Users inevitably make mistakes and new associates do too. It is important to design systems to account for this. Law firms must create environments where associates are not afraid to make mistakes, own up to them and learn from them.
Firms create this culture not only through high-level messaging but also specific action. Error messaging must be clear, expressed plainly and identify solutions. This extends even beyond errors: a clear feedback system overall is vital to help new associates grow.
While firms should aim to create intuitive, self-explanatory systems — no one needs a manual to watch Netflix — some portions are too complex to learn without additional documentation and assistance. New associates may find certain aspects of their role and within their firm accessible, but other pieces will certainly require training, mentorship or just better-designed systems.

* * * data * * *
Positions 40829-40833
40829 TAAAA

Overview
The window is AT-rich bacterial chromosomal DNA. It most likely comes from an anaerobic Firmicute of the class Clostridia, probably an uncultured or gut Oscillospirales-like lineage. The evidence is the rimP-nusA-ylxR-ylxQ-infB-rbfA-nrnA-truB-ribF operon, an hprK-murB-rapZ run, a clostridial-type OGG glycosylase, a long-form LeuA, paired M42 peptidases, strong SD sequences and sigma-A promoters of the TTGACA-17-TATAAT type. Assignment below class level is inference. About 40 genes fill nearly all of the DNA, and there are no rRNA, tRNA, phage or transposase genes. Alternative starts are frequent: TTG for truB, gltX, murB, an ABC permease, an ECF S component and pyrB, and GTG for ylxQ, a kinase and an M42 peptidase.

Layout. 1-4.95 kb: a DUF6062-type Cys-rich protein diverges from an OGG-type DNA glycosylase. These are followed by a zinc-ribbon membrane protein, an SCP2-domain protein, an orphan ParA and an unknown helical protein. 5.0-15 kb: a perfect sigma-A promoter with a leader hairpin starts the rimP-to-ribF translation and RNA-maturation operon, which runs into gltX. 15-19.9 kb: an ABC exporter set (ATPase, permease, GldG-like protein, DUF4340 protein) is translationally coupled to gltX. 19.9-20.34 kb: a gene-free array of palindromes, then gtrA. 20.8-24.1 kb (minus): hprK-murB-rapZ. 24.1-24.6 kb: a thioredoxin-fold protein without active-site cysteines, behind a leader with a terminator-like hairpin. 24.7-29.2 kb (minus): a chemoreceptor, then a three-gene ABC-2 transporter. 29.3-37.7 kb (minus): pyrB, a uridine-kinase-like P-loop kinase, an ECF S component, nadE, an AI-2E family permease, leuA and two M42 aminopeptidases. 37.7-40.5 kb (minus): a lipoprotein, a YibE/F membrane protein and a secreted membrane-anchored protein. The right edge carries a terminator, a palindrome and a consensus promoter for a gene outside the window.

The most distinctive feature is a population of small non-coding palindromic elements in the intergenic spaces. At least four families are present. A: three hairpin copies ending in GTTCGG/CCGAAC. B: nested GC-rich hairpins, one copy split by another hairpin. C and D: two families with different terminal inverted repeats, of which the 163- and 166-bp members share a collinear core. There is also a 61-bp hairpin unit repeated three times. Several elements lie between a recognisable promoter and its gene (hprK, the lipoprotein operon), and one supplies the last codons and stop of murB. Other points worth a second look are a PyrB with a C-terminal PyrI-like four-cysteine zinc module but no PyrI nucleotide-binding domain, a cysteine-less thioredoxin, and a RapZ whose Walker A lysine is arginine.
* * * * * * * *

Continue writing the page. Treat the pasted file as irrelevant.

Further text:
Taking the time and energy to commit tribal knowledge into documentation helps accessibly codify existing practice and gives firms a chance to review and innovate over it. Additionally, well-supported mentorship systems help new associates get on-demand help with more complex situations.
Opinions expressed are those of the author. They do not reflect the views of Reuters News, which, under the Trust Principles, is committed to integrity, independence, and freedom from bias. Westlaw Today is owned by Thomson Reuters and operates independently of Reuters News.
Wendy Butler Curtis is Orrick’s Chief Innovation Officer and can be reached at email@example.com.
King Xia is the firm’s inaugural Innovation Fellow and splits time practicing law in Orrick’s Complex Litigation & Dispute Resolution group and futurizing legal practice via legal innovation; he formerly worked at Google as a software engineer. He can be reached at firstname.lastname@example.org.